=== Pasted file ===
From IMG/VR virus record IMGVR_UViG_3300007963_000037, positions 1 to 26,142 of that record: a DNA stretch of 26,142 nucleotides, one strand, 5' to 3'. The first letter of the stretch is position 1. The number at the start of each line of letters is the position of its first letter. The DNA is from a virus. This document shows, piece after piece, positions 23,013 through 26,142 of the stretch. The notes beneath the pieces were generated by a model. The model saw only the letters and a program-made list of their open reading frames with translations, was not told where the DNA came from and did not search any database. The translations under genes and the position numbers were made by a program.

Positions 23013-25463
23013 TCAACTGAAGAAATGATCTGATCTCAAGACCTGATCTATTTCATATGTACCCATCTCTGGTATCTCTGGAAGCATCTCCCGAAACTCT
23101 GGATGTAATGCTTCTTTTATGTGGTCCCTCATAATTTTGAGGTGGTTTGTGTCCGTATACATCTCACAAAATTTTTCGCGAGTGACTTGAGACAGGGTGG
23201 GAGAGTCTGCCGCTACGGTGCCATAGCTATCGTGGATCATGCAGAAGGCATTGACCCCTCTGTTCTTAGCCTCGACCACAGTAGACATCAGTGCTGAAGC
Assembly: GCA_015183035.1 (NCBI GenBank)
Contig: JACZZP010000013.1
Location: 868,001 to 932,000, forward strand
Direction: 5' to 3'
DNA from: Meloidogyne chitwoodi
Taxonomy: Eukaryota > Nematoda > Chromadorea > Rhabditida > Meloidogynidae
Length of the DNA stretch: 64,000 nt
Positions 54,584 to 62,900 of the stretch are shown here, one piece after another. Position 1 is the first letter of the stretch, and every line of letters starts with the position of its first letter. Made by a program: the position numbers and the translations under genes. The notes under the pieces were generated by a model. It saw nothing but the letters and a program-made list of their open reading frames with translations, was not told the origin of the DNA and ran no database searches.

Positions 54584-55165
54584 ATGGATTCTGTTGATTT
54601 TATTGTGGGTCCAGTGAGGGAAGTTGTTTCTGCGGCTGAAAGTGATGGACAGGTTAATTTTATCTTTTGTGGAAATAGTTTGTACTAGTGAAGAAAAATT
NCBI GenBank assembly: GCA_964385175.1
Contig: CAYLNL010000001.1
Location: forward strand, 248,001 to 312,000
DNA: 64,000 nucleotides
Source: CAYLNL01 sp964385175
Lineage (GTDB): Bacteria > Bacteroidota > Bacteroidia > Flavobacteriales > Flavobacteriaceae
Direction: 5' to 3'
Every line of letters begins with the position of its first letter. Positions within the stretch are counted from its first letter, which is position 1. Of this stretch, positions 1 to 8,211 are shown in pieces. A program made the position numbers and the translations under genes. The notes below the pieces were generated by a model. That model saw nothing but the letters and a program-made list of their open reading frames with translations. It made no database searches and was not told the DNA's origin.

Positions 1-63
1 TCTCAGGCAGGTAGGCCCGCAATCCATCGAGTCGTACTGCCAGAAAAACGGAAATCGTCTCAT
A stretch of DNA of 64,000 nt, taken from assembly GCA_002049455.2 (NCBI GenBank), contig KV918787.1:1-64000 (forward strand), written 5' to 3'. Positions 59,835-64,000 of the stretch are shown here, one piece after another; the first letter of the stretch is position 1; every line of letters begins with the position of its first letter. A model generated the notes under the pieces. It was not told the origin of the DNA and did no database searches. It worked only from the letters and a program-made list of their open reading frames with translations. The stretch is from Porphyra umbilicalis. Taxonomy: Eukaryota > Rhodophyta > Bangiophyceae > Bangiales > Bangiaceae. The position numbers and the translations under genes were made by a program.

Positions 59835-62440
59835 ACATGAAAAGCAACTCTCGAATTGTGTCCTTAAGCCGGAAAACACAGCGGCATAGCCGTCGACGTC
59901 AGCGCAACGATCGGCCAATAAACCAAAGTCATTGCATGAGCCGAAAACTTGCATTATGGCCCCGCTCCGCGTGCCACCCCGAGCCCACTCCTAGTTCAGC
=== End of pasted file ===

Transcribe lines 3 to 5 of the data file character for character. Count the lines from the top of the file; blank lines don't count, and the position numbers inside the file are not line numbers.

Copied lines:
23013 TCAACTGAAGAAATGATCTGATCTCAAGACCTGATCTATTTCATATGTACCCATCTCTGGTATCTCTGGAAGCATCTCCCGAAACTCT
23101 GGATGTAATGCTTCTTTTATGTGGTCCCTCATAATTTTGAGGTGGTTTGTGTCCGTATACATCTCACAAAATTTTTCGCGAGTGACTTGAGACAGGGTGG
23201 GAGAGTCTGCCGCTACGGTGCCATAGCTATCGTGGATCATGCAGAAGGCATTGACCCCTCTGTTCTTAGCCTCGACCACAGTAGACATCAGTGCTGAAGC